Caller-ID signaling protocol and the message format for North America is specified in Bellcore (Telcordia) specification GR-30-Core and GR-1188-Core. There are others variants of the Caller-ID specified by ETSI, British Telecom, China Telecom, and NTT with some changes to either signaling or message format. The basic principle, however, is same. It involves an alerting signal, an acknowledgement of the alert signal (typically when the phone is in off-hook state), and then transmission of the message. The preferred embodiment can support multiple such standards and is independent of these variants.

A Caller-ID signal is generated as follows. When an incoming call is received the media gateway (MG) generates a Caller-ID by extracting the caller name and number information from the incoming signaling protocol message and then sends the information to a Caller-ID display as per the selected protocol. The phone then displays the incoming message on the Caller-ID display. In case the phone is off-hook, the phone also mutes the voice path towards the handset when it receives the alert signal, which is typically a tone of duration of 100 ms (milliseconds) or less.

Referring to the flowchart of FIG. 2, a VoIP MG 12 powers up and attempts communication S32 with servers on Broadband IP network 18. Servers include a provisioning server, Call server such as a SIP (Session Initiation Protocol) Proxy or MGCP (Media Gateway Control Protocol)/Megaco Call Agent. Only upon successful provisioning and registration S34 does the MG 12 provide dial tone to a user. If the attempt to register fails S34 and no dial tone is heard on the phone, a user typically does not know the cause and nature of failure for the missing dial tone. Some gateways provide voice announcements that are stored on a flash on the gateway, which increases the cost of such devices. Failure condition can also occur at times other than startup and are certainly not limited to the limited number of announcement messages stored in the flash.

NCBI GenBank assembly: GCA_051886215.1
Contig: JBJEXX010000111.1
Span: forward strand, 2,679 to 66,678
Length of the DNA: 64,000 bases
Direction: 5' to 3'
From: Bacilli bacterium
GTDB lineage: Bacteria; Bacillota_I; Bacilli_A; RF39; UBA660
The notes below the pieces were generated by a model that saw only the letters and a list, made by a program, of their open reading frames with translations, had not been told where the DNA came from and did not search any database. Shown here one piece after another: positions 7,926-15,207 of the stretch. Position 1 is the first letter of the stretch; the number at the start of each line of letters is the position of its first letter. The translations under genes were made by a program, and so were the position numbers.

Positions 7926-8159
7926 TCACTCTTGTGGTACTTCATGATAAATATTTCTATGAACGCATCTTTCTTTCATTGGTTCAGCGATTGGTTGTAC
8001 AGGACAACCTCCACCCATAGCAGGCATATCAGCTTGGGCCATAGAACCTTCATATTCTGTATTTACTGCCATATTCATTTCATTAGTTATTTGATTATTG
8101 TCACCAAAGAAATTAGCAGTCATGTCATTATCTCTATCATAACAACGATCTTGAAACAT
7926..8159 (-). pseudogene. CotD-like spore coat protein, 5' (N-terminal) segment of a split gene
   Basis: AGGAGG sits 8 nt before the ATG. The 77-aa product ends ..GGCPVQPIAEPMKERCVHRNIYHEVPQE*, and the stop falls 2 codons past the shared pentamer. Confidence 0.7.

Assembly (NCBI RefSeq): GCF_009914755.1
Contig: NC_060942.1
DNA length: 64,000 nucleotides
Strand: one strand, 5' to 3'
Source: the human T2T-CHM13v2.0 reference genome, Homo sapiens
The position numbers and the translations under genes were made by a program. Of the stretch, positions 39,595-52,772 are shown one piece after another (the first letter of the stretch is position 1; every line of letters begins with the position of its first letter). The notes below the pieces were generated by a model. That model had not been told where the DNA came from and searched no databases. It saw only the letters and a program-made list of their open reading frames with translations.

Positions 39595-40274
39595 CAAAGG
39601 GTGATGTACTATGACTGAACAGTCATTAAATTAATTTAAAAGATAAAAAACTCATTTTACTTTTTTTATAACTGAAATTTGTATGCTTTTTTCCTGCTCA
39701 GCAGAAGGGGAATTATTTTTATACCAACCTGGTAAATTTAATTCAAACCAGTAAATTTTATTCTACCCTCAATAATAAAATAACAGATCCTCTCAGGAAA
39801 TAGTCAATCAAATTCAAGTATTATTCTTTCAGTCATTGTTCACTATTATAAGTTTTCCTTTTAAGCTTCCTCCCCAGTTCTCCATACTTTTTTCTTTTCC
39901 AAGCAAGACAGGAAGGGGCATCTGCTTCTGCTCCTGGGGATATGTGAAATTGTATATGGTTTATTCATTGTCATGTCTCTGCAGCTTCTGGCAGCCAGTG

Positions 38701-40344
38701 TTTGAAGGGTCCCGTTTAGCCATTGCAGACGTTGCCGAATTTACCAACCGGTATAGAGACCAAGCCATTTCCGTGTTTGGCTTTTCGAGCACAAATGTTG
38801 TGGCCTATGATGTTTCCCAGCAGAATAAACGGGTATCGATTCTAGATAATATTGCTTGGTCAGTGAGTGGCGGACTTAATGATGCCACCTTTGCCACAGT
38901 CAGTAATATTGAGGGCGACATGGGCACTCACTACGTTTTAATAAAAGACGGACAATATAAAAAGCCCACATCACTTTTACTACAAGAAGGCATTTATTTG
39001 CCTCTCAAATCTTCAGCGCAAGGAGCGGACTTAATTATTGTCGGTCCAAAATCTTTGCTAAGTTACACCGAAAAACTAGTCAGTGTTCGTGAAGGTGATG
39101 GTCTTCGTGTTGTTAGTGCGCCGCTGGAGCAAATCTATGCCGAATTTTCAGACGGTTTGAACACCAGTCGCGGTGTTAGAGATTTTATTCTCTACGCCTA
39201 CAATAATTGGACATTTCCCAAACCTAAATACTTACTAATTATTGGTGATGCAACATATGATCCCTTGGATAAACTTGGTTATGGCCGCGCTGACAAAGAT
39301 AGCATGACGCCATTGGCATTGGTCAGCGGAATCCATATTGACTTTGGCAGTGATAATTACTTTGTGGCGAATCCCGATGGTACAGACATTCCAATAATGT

When the registration fails a diagnostic message generated using the Caller-ID signal and is displayed S36 on the Caller-ID of the conventional (e.g., analog) phone 16 instead of the conventional Caller-ID data. When a user is ready to place a call on a phone 18, her first act is to remove the phone from a cradle, placing the phone in an off-hook status, and check for a dial tone S38. Referring to FIG. 3, an exact cause of failure and/or missing dial tone can be determined by MG 12 S52. MG 12 generates a signal containing an informative/diagnostic message S54 that is sent S56 to display as a message on the phone's Caller-ID display 58. The user can then read the diagnostic message and determine a reason for failure. Sample exemplary messages S56 that can be displayed on a Caller-ID screen 58 include the following messages:

    • “Failure to Provision”
    • “Unable to Register”
    • “Service Disconnected”
    • “Check Cable”
    • “Unable to Obtain IP Address”
    • “DNS not Available”
    • “Proxy Unreachable”
    • “Downloading Config”
    • “Reboot the Device”
    • “Return Device to Provider”